20. Touching tribute to your son and his wife, and your perspective on the move is heartfelt. I sympathize with you, but as one who made the leap once upon a time from my own childhood home, it is SO good for the soul. They will be deeper, closer together, and better grounded for the experience. EFH

  21. I'm sorry, dear Ellen, you will miss them. That's the nature of the thing.

    But it is also the nature of the thing to have to accept that children move on and away and lead their own lives in a place of their own choosing.

    It's a bugger, but there you are.

    You never know, they might do well enough to have a little annexe for their parents to come and visit. Often.

  22. I feel for you, I really do. My kids live within an hour of me, but I don't see them as often as I'd like. They're busy and happy, though. My husband and I are thinking of moving away - to a nearby island that will make the distance between us 4-5 hours. Visits may be less frequent but last longer. Instead of a dinner it will last a weekend.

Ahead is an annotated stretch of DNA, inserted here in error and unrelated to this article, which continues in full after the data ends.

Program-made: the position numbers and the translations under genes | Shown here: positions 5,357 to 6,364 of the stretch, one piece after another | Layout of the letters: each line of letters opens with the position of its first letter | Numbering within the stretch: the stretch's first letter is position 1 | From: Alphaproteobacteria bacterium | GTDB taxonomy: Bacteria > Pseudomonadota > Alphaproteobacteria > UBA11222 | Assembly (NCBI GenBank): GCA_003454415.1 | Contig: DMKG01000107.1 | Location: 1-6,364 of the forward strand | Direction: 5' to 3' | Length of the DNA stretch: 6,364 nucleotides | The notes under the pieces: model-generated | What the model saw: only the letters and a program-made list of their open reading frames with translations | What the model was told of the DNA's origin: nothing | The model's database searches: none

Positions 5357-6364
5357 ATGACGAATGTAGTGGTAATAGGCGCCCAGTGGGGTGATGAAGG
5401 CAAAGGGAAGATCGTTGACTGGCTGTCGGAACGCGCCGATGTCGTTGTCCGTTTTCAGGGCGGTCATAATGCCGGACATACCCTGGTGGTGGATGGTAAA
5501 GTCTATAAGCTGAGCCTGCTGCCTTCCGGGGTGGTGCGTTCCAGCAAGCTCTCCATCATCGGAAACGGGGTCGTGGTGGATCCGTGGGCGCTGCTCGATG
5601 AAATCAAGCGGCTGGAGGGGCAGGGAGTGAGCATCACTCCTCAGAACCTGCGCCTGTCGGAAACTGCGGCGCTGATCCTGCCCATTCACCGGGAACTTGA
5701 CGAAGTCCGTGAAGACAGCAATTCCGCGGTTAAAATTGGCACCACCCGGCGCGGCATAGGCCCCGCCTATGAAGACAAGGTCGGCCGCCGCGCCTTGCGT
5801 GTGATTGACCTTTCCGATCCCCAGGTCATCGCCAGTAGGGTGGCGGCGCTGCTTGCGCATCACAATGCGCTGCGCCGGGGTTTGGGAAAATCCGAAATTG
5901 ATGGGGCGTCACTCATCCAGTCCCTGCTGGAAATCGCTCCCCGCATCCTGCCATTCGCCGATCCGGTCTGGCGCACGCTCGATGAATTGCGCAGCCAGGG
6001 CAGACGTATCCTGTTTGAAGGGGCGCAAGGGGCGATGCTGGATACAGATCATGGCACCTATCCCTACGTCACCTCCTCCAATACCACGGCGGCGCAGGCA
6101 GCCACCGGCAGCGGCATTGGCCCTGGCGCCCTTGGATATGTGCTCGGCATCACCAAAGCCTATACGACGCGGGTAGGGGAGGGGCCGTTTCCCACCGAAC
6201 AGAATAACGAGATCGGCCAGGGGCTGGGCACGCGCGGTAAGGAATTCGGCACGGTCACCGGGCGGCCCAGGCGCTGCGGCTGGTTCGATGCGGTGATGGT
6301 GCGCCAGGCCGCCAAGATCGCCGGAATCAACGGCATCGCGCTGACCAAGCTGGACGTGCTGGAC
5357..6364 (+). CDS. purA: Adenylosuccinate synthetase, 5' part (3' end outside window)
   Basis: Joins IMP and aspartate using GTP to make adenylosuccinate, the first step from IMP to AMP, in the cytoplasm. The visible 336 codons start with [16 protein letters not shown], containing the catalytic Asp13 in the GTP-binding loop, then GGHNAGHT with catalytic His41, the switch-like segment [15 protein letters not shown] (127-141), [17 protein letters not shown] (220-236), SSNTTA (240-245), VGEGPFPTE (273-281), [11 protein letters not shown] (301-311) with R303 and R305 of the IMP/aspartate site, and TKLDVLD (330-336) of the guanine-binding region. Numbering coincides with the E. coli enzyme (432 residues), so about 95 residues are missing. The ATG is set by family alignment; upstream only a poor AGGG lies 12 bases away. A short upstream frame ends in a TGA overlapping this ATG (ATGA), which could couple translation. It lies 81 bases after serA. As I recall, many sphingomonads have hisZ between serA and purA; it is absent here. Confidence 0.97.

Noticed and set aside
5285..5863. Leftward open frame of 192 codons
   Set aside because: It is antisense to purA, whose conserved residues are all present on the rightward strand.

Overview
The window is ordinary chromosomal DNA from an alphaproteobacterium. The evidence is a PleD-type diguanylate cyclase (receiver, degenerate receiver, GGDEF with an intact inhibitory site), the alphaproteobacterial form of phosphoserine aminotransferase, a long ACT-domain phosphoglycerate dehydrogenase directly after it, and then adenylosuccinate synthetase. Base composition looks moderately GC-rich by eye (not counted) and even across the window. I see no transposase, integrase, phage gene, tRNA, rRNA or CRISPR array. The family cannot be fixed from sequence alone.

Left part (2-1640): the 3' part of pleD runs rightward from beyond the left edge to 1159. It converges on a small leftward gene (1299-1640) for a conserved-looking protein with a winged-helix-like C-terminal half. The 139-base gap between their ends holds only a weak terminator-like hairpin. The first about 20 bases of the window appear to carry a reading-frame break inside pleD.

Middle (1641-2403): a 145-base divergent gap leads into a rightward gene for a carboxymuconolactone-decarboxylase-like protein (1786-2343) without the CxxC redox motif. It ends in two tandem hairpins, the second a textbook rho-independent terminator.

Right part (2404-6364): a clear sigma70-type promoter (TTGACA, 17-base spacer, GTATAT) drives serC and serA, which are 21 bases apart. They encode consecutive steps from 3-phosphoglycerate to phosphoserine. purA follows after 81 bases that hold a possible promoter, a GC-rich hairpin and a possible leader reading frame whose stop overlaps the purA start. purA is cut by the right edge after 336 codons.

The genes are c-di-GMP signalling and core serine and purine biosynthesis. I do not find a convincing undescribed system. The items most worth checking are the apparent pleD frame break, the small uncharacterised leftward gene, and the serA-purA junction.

Same situation for you - and there's e-mail, the phone, skype,'ll be OK. Bravo to your son and daughter-in-law for making a conscious choice. I love their sense of adventure - they will be fine and so will you.

  23. Hey, we'll take good care of them. And now you definitely need to come visit.

  24. I'm sorry you're hurting. I'm sure you'll have opportunity to visit them from time to time and they'll be back for visits as well. I know how difficult it is to have your son live far from home. No matter the age, they're always our babies. Hugs to you.

  25. Oh, Ellen, I'm so enjoying catching up with you this morning. You write right from the heart. My son is only fourteen and I'm shedding tears just reading about your grown, married son moving so far away with his wife. I can imagine your pain.

    You will, of course, see him again.

    And I got completely sidetracked at Leesa's website. She is a talent! Portland will be a wonderful place for them--huge artists community and I can see why they'd want that adventure.

    Be well, Ellen. *Hugs*

  26. You may hear from him more now, since he will be so far away. He may realize what he has left behind.